De pestmeester van Paul Fürst, Der Doctor Schnabel von Rom. 1656. BELGAIMAGE
"Boccaccio: Jaren van de Plaag”

Zelfs ‘s nachts de lucht rinkelde en rinkelde.
Door het dikke gedraaide glas
zag hij de priesters voorbij bezemen
in hun gepiekte kappen, doden verzamelend.
Op iedere stoep een schotel zoet geronnen
rook brandend. Hij sloot de ogen
om de klap te horen
van vlees op vlees, een
vloeibaar gekraak zoals een druif
als ze op de tong gebroken wordt.

Als jongen zwierf hij
langs dezelfde straten, verliefd
op hij wist niet wie. O de
rieten sonatines en toorts-
flikkering op de koele slijkkanten
van de brug en stoom
in pluimen golvend
door de slachthuisgaten -
twintig jaar.
Uit het licht gerold
leunde hij met zijn wang
tegen de rijen gebonden leder:

koel water. Fiametta!
Hij had haar op honderd
manieren beschreven; iedere keer
bleek ze ontrouw. Kon hij alleen
maar deze stad in twee breken
zodat de maan de wormstekige straten
zou zuiveren! Of
wegwandelen van dit alles, gewoon
weer opnieuw verliefd worden…
Dove has had a tremendous impact on American letters, not only through the scope of her poetry, but also through her work as an advocate. She was named US poet laureate in 1993. Just 40 years old at the time of her appointment, she was the youngest poet ever elected to the position. She was also the first African American to hold the title (Gwendolyn Brooks had been named consultant in poetry to the Library of Congress in 1985). Dove was also the first poet laureate to see the appointment as a mandate to generate public interest in the literary arts. She traveled widely during her term, giving readings in a variety of venues from schools to hospitals. 

Dove noted in the Washington Post that her appointment was “significant in terms of the message it sends about the diversity of our culture and our literature.” Dove has continued to play an important role in the reception of American poetry through her work as editor of the Penguin Anthology of 20th-Century American Poetry (2011). The omnibus collection of a century-worth of American verse stirred controversy and generated new dialogues about the legacy of American poetry, and its current state. Many praised the anthology for its inclusiveness and scope, however. Katha Pollitt in The Nation called it “comprehensive and broad-ranging,” whatever its omissions.

Rita Dove is the recipient of many honors, including the Pulitzer Prize and the Fulbright Lifetime Achievement Medal. A member of the American Academy of Arts and Letters, she is a Commonwealth Professor of English at the University of Virginia and lives in Charlottesville.
Dove is a sensual, lyrical poet, and her poems often explore female black experience and social history. Her intimate style is said to be capable of dissolving the barriers between the present and the past. Featuring famous black American women, such as Rosa Parks and Billie Holiday, as well as more anonymous, every‑day characters, her poems explore what Dove calls the ‘underside of history’.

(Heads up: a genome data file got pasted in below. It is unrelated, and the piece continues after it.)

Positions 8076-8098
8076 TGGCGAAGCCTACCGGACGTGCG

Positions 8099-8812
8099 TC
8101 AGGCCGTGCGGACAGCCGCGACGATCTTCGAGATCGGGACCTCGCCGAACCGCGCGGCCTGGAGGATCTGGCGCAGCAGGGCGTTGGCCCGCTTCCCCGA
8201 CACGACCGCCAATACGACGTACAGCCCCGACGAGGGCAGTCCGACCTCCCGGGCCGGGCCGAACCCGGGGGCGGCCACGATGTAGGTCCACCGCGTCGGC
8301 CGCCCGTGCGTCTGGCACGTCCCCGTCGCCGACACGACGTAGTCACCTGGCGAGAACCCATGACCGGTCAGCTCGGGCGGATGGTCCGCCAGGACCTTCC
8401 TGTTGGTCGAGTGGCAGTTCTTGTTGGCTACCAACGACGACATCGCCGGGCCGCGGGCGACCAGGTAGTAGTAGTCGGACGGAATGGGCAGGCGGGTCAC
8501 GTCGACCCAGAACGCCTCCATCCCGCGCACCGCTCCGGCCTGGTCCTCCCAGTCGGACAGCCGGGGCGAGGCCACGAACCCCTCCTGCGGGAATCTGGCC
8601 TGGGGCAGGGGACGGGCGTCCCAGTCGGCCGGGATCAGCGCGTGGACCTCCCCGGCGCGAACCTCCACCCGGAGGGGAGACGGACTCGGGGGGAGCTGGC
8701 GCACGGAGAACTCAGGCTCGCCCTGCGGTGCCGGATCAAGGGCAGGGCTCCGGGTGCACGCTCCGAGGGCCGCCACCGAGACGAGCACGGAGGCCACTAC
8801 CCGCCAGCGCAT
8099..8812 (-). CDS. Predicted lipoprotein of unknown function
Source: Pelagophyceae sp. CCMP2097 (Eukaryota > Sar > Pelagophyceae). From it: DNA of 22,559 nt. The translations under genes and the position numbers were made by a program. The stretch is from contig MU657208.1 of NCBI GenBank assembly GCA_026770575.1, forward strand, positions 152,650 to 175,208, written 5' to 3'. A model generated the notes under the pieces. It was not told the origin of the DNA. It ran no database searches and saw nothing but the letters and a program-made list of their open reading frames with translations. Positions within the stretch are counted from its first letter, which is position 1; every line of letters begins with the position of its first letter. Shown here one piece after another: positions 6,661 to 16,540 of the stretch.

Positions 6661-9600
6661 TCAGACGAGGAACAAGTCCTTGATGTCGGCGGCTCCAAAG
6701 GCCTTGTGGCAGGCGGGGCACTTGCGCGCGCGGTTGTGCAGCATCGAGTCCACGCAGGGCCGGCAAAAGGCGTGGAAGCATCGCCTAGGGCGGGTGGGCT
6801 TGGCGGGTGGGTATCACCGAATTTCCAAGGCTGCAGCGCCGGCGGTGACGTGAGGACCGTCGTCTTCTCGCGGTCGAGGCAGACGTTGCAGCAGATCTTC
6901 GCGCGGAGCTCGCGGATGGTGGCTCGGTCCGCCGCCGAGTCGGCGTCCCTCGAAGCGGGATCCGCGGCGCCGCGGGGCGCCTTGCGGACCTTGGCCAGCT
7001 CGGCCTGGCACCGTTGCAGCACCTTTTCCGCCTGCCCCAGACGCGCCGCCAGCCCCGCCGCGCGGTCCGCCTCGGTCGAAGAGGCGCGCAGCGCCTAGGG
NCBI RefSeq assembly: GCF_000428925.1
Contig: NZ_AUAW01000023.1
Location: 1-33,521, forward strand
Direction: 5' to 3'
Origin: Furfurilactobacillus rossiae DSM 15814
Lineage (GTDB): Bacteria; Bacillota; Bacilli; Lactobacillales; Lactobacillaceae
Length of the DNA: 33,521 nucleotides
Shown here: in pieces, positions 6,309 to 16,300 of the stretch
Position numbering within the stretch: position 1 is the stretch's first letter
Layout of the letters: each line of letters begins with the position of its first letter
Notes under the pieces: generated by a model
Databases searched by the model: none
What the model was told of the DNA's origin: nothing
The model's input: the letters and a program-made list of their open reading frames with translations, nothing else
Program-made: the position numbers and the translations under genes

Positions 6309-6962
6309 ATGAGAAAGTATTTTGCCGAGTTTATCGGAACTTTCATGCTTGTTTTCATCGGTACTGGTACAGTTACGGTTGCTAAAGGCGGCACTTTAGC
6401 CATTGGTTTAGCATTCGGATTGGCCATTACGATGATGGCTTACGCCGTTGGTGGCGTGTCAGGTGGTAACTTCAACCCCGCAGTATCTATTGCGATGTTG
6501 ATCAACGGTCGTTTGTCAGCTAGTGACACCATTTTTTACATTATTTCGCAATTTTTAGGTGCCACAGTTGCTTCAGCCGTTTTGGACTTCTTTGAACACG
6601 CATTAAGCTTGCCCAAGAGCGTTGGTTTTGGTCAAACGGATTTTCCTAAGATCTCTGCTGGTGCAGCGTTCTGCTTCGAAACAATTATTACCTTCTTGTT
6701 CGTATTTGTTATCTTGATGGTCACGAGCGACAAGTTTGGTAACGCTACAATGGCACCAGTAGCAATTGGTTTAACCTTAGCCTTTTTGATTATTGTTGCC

“Boccaccio: The Plague Years”

Even at night the air rang and rang.
Through the thick swirled glass
he watched the priests sweep past
in their peaked hoods, collecting death.
On each stoop a dish burning sweet
clotted smoke. He closed his eyes
to hear the slap
of flesh onto flesh, a
liquid crack like a grape
as it breaks on the tongue.

As a boy he had slipped
along the same streets, in love with
he didn’t know whom. O the

reeded sonatinas and torch
flick on the chill slick sides
of the bridge and steam
rising in plumes
from the slaughterhouse vents—
twenty years.
Rolling out of the light
he leaned his cheek
against the rows of bound leather:

cool water. Fiammetta!
He had described her
a hundred ways; each time
she had proven unfaithful. If only
he could crack this city in two
so the moon would scour
the wormed streets clean! Or
walk away from it all, simply
falling in love again . . .

Reprinted from Collected Poems: 1974-2004. Copyright (c) 2016 by Rita Dove. publisher, W. W. Norton & Company, Inc. All rights reserved.

Every god is lonely, an exile
composed of parts:  elk horn,
cloven hoof.  Receptacle

for wishes, each god is empty
without us, penitent,
raking our yards into windblown piles...

Children know this; they are
the trailings of gods.  Their eyes
hold nothing at birth then fill slowly

with the myth of ourselves.  Not so the dolls,
out for the count, each toe pouting from
the slumped-over toddler clothes:

no blossoming there.  So we
give our children dolls, and
they know just what to do -

line them up and shoot them.
With every execution
doll and god grow stronger
Foto door Min Thein op
Heart to Hearth

It's neither red
nor sweet.
It doesn't melt
or turn over,
break or hearden,
so it can't feel

It doesn't have
a tip tot spin on,
it isn't even
shapely -
just a thick clutch
of muscle,
mute.  Still,
I feel it inside
its cage sounding
a dull tattoo:
I want, I want -

but I can open it:
there's no key.
I can't wear it
on my sleeve,
or tell you from
the bottom of it
how I feel.  Here,
it's all yours, now -
but you'll have
to take me,
Foto door Pixabay op

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